Yinka Shonibare

Photo by Marcus Leith ©Royal Academy of Arts, London

Yinka Shonibare

Yinka Shonibare
The British Library
2014
Hardback books, Dutch wax printed cotton textile, gold foiled names, five wooden chairs, five iPads, iPad stands, headphones, interactive Application and antique wind-up clock
© Phoebe D'Heurle
Courtesy of James Cohan Gallery, New York

The British Library

Yinka Shonibare
The British Library
2014
Hardback books, Dutch wax printed cotton textile, gold foiled names, five wooden chairs, five iPads, iPad stands, headphones, interactive Application and antique wind-up clock
© Phoebe D'Heurle
Courtesy of James Cohan Gallery, New York

Yinka Shonibare, The American Library

Photo courtesy of Yinka Shonibare MBE, and James Cohan, New York

Yinka Shonibare

Yinka Shonibare 
Wind Sculpture (SG) I
2018
  Hand-painted fiberglass resin cast
Photo by Jason Wyche
Courtesy of Public Art Fund, NY.

Yinka Shonibare, Wind Sculpture

Yinka Shonibare 
Wind Sculpture (SG) I
2018
  Hand-painted fiberglass resin cast
Photo by Jason Wyche
Courtesy of Public Art Fund, NY.

View Gallery - 6 images
New York

Why Yinka Shonibare MBE Likes Making Public Work

In March, the U.K.-based artist Yinka Shonibare MBE was in New York for the reveal of a new public work, Wind Sculpture (SG) I, at Doris C. Freedman Plaza in Central Park (on view through October 14, presented by the Public Art Fund). The 23-foot sculpture in the shape of an untethered sail in the wind is made from fiberglass, painted in a bright pattern of the fabric that features so prominently in his work.

This summer, in July, Shonibare will unveil a major installation in Cleveland, The American Library, part of the inaugural FRONT International triennial. Whitewaller spoke with the artist earlier this spring about both projects and the valuable impact of inclusive, public art.

WHITEWALLER: Can you tell us about Wind Sculpture (SG) I, which you recently debuted with the Public Art Fund?

YINKA SHONIBARE MBE: I made a piece called Nelson’s Ship in a Bottle for the Fourth Plinth project in Trafalgar Square.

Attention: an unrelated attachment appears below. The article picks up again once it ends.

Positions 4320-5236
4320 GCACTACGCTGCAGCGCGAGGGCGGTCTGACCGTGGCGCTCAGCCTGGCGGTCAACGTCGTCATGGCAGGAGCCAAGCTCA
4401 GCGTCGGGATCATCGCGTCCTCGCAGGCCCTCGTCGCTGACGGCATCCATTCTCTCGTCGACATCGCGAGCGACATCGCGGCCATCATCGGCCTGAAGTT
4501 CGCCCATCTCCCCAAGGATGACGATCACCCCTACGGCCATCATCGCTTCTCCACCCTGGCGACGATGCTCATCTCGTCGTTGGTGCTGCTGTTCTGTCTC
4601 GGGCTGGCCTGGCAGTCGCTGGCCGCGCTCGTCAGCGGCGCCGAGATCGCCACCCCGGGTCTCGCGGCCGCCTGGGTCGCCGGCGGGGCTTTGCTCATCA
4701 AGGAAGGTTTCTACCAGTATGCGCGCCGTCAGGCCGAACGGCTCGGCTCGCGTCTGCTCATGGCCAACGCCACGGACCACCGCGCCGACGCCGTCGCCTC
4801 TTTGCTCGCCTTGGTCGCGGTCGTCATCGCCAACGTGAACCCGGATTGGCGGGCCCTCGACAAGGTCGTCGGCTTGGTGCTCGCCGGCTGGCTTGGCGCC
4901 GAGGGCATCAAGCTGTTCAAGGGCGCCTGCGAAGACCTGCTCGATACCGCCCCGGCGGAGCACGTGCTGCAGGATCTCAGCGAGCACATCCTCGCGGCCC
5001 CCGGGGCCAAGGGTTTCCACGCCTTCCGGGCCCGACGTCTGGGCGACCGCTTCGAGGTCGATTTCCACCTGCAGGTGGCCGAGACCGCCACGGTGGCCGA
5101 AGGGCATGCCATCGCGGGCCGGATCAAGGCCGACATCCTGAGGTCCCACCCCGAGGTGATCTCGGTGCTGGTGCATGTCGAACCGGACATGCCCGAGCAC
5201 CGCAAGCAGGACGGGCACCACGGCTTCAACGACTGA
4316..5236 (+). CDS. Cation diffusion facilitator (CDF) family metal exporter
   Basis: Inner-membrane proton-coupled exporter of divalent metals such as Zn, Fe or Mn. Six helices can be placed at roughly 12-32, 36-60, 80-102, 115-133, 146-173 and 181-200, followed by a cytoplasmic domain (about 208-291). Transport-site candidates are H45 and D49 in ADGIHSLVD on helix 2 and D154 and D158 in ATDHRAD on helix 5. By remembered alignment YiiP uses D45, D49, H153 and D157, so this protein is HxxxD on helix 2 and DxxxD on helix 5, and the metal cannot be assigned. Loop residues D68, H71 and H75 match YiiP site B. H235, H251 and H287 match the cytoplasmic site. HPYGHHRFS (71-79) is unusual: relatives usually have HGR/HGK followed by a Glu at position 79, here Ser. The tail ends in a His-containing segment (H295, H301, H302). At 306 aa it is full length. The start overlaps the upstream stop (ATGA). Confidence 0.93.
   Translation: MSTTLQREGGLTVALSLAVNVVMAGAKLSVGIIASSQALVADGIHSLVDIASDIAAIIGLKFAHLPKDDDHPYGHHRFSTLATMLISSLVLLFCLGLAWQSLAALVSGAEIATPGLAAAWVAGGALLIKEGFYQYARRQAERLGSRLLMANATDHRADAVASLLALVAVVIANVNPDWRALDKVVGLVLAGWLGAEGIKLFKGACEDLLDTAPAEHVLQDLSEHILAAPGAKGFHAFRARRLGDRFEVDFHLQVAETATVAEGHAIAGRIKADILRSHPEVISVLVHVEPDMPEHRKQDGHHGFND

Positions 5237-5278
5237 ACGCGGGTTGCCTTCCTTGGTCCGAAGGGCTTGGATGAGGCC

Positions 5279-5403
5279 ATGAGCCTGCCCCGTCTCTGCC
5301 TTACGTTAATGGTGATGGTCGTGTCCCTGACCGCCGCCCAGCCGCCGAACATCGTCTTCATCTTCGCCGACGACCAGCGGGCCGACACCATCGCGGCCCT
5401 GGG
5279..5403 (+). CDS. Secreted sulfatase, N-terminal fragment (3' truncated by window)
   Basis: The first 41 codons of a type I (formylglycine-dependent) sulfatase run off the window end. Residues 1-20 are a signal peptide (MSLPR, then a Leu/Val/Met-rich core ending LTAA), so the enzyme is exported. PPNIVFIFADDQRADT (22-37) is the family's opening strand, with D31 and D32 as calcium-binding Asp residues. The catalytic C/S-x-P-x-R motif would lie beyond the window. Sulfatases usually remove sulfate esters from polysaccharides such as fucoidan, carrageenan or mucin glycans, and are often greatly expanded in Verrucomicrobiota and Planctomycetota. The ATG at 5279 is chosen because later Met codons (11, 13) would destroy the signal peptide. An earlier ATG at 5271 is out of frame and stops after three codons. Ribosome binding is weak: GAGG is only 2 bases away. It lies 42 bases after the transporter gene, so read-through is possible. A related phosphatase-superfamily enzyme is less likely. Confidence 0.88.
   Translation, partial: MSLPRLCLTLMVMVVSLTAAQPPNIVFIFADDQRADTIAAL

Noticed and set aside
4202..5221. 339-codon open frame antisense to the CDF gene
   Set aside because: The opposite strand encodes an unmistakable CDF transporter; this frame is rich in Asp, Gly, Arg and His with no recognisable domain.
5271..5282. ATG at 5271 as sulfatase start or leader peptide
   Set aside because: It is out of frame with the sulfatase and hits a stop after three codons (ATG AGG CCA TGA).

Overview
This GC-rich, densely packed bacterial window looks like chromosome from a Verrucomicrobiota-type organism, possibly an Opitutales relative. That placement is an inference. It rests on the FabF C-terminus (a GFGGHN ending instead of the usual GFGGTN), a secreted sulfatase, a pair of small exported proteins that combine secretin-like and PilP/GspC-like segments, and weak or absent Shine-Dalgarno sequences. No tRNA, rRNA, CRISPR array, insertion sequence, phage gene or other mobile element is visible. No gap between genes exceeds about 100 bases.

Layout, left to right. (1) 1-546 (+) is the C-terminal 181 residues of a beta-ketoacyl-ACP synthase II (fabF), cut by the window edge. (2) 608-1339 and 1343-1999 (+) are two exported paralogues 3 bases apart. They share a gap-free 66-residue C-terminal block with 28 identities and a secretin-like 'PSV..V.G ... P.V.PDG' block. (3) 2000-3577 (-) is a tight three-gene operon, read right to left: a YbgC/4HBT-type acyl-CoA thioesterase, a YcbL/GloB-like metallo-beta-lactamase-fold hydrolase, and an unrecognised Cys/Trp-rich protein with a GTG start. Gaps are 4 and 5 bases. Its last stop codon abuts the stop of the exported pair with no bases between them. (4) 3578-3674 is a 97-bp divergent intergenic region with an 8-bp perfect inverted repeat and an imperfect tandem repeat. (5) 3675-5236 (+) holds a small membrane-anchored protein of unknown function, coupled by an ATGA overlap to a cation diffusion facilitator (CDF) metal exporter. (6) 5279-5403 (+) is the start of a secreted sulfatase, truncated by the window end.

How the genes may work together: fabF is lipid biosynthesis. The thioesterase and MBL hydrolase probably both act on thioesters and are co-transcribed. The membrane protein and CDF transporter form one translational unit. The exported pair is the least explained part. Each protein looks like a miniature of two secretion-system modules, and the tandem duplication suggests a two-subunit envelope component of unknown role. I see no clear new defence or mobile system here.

Nelson won the Battle of Trafalgar against Napoleon, given the British had access to the oceans, which helped the British Empire expand and prosper. My own identity is a result of Britain colonizing Nigeria. In Trafalgar Square there is Nelson’s statue. He won the battle in a boat called the HMS Victory. I swapped the sails on HMS Victory with the African textiles as sails.

After I finished that, I thought the sails were a great metaphor for migration and the movement of people. The wind has a huge contribution to the way people move about, even today. The idea of wind sculptures started from the sails, and moved to something that is much more abstract. Formally, the sculpture is an attempt to sculpt the invisible, the impossible. You can’t sculpt the wind. You can only leave an impression of the wind.

WW: How did the setting of New York inspire your approach to this public work?

YS: New York is a city of migrants. And particularly in the U.S., there is the issue of monuments. There has been a great debate about whether certain monuments should be removed. I don’t feel that monuments should be destroyed, and if they are going to be removed I think they should be moved into museums and there should be an education program. I think that if you don’t understand history you repeat the mistakes of the past. But most important, I believe we should erect alternative monuments, things relevant to us.

The world has changed. So we need to start erecting our own monuments to our own time. My public sculptures are inclusive; they are celebratory. That’s the kind of world my generation wants.

WW: Can you tell us about The American Library, which you’ll install at the Cleveland Public Library in July for FRONT?

YS: I did a similar project in the U.K. after Brexit, addressing all these issues around immigrants and nationalism. There are many people who have made huge contributions to Britain whose parents came from elsewhere— Salman Rushdie, Helen Mirren, even Winston Churchill. I created a library of over three thousand books with the names of first- and second-generation immigrants on the spine on African textiles. It’s a very colorful, immersive installation. We also had images of the reasons why people became migrants, like war.

And then in America, the issues of the Dreamers has come up and wanting to build a wall between Mexico and the U.S. And, of course, people have made incredible contributions to the U.S. whose parents came from elsewhere, or grandparents. I discovered that Steve Jobs, his father came from Syria. And for The American Library, I’m including both people who are pro-immigrant and anti-immigrant.

So I’ve included Donald Trump, whose mother was Scottish and the father was German. I think it’s a very important issue of our time to discuss.

WW: You’ve said before that while your work can be read politically, you’re angry. That you can be playful because you have agency.

YS: Yes. I don’t feel like anybody’s victim. I refuse to be anybody’s victim. Public art is probably one of the most difficult things to do because you have to be able to talk to all people at different levels of society. I really like public sculpture because it’s democratic. Anybody, regardless of their financial situation or class, can engage with public art.

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